The Gospel According to Marilynne Robinson

The Gospel According to Marilynne Robinson October 11, 2020

This is an interesting planet. It deserves all the attention you can give it. Marilynne Robinson, Gilead

One of the highlights of my week during the academic year for the past several years has been “MacPhails at 4.” MacPhails is the small pub-style gathering spot on our campus, named after a beloved Dominican priest who served as the associate vice president for student services for many years at the college. Every Friday at 4:00 pm, several members of the faculty gather to unwind from the week with a beer (or two or three) before heading home for the weekend.

Until last March, that is. Once all classes went remote thanks to Covid-19, MacPhails was no longer available. In the flesh, that is. I am usually the guy who sends out the email blast reminding my colleagues of MacPhails at 4: accordingly, after a week or so of seclusion, I sent an email inviting the same group to “MacPhails on Zoom,” an opportunity to converse and gossip as we consume adult beverages and watch each other do the same at our homes. MacPhails on Zoom has turned out to be popular, and the drinks are actually better. I can purchase and consume what I like rather than settling for the mediocre libations available at the small bar at the real MacPhails.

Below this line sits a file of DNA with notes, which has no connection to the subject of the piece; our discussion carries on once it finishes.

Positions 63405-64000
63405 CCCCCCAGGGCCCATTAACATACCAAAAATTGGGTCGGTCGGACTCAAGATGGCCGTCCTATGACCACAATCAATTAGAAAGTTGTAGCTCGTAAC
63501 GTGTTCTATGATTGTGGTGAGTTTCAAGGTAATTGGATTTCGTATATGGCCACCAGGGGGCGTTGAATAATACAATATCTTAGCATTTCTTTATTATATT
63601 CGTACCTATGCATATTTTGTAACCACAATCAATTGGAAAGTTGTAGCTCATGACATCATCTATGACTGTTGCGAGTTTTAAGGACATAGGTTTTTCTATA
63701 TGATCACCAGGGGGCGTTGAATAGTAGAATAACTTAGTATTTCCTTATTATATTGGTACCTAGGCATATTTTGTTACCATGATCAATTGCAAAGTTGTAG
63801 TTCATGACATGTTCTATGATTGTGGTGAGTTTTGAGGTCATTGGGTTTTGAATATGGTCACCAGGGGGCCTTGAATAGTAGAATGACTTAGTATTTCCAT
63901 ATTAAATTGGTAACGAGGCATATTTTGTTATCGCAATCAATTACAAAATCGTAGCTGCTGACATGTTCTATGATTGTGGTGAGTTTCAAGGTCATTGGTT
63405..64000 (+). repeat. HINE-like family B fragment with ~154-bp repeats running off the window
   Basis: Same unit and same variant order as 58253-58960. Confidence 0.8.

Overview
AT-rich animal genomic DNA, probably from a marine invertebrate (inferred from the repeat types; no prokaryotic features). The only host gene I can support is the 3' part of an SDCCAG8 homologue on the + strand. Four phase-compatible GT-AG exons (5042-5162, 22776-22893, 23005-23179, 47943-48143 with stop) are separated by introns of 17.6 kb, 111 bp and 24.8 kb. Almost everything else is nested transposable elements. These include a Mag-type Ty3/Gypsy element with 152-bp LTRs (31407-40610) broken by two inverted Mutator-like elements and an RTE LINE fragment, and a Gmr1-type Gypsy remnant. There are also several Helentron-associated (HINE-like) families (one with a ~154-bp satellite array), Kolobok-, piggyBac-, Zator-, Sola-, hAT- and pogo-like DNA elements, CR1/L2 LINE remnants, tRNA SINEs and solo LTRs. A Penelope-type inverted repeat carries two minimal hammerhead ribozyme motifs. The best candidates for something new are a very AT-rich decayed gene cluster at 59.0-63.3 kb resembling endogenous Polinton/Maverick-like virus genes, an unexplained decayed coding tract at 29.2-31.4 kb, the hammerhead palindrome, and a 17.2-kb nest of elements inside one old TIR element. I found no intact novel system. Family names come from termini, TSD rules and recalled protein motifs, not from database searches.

One of the many matters often discussed when at MacPhails in person or on Zoom is what we are reading, other than the stuff we have to read because we are professors and assign the students lots of things that we have to read ourselves. At a recent MacPhails on Zoom I mentioned how excited I was to have received Jack, Marilynne Robinson’s latest novel, from Amazon a couple of days earlier on the day it was published (I had pre-ordered it weeks earlier). One of my colleagues, a good friend in the History and Classics department, said “Who is Marilynne Robinson? I don’t think I’m familiar with her work.”

I could not have been more shocked if someone had asked “Who is Charles Dickens?” or “Who is this F. Scott Fitzgerald guy? I’ve never heard of him.” Now that’s not entirely fair, of course; I’ve come to realize that people of good faith need not read and believe the same things in order to be friends and colleagues. My reaction to my colleague’s unfamiliarity with Marilynne Robinson says a lot more about me than it does about her. I believe that I have read every published word Marilynne Robinson has ever produced, except for academic articles that have not made it into her many wonderful collections of essays.

A quick search on this blog reveals that I have referenced Marilynne Robinson over the years more often than Plato or Aristotle, more frequently than Charles Dickens or even George Eliot (my favorite Victorian novelist), more times than any other single writer than Simone Weil. Robinson is referenced frequently in both of my most recent books. When I taught a course in 20th century philosophy and chose to put only women on the syllabus, Marilynne Robinson was one of the three, along with Iris Murdoch and Simone Weil. Clearly her work has wormed its way into my teaching and writing. It has also worked its way into my soul.